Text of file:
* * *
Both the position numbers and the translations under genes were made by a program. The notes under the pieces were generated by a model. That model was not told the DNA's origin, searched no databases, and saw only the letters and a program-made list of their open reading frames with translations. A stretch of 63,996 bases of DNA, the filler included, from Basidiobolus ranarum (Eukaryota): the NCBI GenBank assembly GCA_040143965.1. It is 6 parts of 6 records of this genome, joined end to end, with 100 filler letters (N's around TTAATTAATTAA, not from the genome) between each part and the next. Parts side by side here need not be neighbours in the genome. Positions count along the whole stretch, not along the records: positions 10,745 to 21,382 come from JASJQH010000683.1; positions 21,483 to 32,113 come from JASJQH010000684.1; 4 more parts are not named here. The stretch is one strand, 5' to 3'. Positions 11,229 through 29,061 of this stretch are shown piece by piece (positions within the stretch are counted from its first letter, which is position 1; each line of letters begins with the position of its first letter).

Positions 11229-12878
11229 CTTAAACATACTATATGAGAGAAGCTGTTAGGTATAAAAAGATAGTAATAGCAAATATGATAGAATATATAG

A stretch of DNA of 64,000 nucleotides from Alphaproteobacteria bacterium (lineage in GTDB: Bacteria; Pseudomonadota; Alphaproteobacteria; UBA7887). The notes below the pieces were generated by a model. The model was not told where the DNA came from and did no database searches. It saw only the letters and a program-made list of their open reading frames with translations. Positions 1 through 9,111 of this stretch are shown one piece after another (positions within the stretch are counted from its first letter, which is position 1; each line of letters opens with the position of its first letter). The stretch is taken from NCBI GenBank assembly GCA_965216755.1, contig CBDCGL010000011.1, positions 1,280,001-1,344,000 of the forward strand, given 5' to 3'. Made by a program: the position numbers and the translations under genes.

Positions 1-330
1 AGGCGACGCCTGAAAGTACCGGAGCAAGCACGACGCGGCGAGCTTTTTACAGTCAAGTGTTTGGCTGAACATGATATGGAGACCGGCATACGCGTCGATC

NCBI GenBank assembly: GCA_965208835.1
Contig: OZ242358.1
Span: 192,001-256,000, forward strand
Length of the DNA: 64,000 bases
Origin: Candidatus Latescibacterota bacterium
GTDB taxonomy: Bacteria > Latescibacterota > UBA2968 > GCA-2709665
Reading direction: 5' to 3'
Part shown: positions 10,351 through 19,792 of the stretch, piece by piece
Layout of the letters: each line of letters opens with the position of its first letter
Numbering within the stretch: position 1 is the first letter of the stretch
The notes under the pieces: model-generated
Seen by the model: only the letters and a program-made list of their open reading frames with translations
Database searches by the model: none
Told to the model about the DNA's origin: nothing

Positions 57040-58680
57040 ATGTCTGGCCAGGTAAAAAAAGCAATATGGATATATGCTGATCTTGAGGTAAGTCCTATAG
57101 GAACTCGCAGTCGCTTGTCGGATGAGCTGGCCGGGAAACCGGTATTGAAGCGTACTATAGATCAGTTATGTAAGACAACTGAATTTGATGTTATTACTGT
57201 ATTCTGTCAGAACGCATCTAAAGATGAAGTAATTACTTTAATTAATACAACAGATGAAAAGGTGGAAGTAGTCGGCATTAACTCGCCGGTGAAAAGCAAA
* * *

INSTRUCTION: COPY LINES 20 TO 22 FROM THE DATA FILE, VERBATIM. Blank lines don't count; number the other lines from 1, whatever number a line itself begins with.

Told to the model about the DNA's origin: nothing

Positions 57040-58680
57040 ATGTCTGGCCAGGTAAAAAAAGCAATATGGATATATGCTGATCTTGAGGTAAGTCCTATAG